Colin Inglis continued to organise the Adventures in 1988, 1990, 1992. In 1994 he shared the organising with Richard Goldschmidt. Colin carried on as “Trips Planner” for subsequent Adventures, carrying out the planning of the itinerary and transport for each team.

Wolfberg Arch, Cederberg

The introduction of circular routes
Richard Goldschmidt led the 1996 and 1998 Adventures before handing over to Buzz Macey who ran the 2000 and 2002 Adventure, when the event was opened to the Guides and Girl Scouts. John Mütti took over as Adventure Organiser for the 2004 and the 2006/7 “Centenary of Scouting” Adventure. Richard took over from Colin as Trips Planner from 2004 and introduced circular itineraries which reduced the amount of internal transport needed. The Adventures have adhered to this format ever since.

In 2008 and 2010 Buzz Macey again ran the Adventures. Nigel Forshaw took over as Adventure leader for the December 2012 Adventure.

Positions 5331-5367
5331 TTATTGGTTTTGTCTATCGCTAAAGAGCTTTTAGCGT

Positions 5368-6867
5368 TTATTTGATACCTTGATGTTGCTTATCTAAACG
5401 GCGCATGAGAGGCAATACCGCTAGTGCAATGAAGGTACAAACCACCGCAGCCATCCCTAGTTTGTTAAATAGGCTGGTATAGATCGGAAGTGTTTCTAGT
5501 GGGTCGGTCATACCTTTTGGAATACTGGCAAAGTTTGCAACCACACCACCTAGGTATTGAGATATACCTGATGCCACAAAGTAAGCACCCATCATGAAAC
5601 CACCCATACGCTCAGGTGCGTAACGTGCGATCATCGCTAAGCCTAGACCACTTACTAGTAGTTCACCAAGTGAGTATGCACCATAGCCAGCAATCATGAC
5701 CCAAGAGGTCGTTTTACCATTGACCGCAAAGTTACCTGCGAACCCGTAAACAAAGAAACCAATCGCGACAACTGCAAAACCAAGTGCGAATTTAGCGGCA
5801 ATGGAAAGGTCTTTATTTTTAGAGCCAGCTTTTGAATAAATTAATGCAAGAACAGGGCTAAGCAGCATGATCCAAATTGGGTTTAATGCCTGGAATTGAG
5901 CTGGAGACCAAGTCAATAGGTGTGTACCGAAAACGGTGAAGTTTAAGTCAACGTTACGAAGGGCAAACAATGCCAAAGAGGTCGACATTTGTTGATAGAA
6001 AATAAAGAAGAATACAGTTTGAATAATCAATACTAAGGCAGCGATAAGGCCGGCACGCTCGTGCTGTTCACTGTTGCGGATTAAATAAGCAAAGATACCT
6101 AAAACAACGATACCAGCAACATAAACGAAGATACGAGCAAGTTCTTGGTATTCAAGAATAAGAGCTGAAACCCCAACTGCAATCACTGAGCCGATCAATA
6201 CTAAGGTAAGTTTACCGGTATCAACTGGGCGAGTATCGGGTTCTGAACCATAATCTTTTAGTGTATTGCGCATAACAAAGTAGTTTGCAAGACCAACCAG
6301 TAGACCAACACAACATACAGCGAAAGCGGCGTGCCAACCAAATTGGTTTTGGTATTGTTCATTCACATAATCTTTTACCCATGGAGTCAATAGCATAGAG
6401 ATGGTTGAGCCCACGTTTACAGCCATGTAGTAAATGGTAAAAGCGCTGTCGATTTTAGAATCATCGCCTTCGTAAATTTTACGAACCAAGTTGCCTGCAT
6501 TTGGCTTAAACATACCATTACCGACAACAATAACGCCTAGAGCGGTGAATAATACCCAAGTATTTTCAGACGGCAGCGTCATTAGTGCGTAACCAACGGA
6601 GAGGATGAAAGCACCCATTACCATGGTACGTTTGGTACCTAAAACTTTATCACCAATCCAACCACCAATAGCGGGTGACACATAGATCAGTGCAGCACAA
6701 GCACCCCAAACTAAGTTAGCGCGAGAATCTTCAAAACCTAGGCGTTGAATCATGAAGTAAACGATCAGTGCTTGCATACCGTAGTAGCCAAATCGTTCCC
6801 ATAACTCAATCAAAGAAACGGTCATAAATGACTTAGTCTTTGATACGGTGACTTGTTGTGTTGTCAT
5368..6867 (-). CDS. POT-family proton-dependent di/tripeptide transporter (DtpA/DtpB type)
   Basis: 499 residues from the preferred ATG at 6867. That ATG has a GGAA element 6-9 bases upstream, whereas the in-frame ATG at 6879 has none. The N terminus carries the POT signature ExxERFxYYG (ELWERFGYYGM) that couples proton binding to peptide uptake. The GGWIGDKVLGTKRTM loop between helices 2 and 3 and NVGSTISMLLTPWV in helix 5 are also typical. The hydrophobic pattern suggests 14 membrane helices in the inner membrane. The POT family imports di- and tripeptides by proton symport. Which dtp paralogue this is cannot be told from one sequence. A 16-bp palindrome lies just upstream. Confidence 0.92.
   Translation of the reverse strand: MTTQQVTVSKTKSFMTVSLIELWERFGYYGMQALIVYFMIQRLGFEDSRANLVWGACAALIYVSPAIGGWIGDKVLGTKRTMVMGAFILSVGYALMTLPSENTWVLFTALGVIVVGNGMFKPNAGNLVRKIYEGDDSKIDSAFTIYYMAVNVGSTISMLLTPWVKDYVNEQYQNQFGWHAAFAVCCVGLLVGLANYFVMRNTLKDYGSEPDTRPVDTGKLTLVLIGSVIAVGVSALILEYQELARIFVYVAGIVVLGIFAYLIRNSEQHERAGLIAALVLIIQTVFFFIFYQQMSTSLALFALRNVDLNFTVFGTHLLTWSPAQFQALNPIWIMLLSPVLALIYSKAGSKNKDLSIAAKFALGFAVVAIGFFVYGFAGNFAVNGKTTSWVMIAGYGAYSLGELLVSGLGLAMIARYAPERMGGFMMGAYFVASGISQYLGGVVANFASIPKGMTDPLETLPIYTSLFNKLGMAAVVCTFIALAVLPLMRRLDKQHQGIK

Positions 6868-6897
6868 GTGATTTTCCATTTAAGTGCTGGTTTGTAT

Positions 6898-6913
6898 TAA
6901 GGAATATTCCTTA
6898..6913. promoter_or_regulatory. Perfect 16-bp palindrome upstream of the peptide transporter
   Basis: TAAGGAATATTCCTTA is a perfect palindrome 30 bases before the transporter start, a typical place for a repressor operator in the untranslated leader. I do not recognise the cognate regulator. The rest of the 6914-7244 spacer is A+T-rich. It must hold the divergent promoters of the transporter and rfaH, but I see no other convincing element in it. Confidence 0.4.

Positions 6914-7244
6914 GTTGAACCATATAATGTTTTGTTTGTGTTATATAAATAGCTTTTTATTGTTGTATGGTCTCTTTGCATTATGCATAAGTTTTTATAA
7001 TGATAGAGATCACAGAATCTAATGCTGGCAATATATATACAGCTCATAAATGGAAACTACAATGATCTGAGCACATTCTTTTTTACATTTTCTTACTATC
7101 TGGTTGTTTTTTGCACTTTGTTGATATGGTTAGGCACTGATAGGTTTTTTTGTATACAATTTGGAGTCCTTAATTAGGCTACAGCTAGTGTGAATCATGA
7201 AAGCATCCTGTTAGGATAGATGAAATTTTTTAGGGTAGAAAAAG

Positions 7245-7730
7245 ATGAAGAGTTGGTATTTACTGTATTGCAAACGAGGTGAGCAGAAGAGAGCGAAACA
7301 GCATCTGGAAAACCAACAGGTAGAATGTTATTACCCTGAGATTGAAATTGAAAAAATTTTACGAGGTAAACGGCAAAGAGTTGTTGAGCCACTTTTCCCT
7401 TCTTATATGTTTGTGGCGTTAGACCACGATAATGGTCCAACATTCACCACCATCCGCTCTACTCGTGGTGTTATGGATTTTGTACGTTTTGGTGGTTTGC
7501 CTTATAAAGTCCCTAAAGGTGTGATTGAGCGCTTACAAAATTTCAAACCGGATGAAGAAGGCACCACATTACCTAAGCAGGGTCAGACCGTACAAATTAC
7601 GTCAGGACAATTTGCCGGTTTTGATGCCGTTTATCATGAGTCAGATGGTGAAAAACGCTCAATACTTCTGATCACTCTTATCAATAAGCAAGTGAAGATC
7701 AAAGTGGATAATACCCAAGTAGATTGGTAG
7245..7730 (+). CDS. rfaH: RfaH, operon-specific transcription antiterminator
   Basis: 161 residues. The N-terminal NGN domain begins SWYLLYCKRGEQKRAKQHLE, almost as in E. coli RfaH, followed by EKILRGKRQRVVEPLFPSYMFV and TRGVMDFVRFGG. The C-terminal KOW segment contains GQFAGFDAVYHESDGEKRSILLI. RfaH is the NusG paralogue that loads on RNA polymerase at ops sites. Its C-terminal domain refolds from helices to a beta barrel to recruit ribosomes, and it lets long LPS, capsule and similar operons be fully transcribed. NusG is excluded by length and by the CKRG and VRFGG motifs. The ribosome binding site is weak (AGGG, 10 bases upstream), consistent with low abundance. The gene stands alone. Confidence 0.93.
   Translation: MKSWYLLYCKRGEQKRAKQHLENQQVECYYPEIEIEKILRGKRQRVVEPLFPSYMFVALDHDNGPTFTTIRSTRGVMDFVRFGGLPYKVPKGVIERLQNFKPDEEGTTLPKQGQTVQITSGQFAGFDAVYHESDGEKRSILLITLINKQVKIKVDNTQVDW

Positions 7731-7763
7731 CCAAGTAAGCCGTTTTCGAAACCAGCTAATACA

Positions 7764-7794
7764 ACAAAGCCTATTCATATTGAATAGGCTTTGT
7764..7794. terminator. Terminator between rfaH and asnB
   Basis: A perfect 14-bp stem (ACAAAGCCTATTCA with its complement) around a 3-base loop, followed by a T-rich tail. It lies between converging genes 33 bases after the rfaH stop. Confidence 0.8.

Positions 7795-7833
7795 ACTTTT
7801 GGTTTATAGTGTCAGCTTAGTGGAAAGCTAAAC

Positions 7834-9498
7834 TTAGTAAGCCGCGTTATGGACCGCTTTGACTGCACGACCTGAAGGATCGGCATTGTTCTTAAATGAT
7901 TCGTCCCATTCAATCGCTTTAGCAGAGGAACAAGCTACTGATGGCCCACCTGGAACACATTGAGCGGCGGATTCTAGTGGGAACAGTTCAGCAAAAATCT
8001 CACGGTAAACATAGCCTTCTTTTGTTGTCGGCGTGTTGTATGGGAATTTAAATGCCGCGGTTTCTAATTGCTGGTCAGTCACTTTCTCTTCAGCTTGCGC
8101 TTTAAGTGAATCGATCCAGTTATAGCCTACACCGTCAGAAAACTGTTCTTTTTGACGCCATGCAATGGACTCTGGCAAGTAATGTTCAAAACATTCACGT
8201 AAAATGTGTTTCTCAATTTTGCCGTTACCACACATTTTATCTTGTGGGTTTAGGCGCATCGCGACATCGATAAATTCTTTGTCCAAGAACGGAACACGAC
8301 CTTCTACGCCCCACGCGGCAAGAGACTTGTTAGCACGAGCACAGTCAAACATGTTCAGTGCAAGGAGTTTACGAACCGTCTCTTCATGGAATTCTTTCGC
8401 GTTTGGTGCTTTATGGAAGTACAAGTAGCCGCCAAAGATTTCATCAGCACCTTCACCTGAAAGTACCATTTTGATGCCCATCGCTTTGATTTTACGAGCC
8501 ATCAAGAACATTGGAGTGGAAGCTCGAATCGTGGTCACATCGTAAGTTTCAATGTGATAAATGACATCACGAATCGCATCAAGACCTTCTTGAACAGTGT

The leadership of the 2014 Cederberg Adventure was shared by Nigel Forshaw, John Mutti and Richard Goldschmidt. It was the 21st Adventure.

The convener for the 22nd Senior Scout Adventure – 2016, was Andre van der Walt.

Carveth Geach, a past Chief Scout and Chairman of the Southern Zone who attended many of the adventures said: “Those Scouts flourished and grew like the Cedars of Clanwilliam through the wonderful things they did, the marvellous sights they saw and the great comradeship they developed during those magical ten days.

Over the years we have had a variety of activities, run mainly by Scouters who have volunteered to use there skills for the benefit of the youth but we also had outside experts who came to run activity centres or to be an additional activity at H.Q. or at one of the centres. These have included Forestry, Geology, Fossil hunting, Archaeology, Astronomy, San Lore, Motor Engineering, Flying, Environmental Education and Conservation.

Scouts from the England, Republic of Eire, Scotland, USA, Canada, Alaska, Australia, Namibia, Zimbabwe, Swaziland and Botswana have attended the Adventures over the years. Colin Inglis passed away in 2005 but his legacy of the Cederberg Adventure lives on.

Thanks to Buzz Macey for much of the historical information.

Western Cape Scout Heritage

See Also[edit]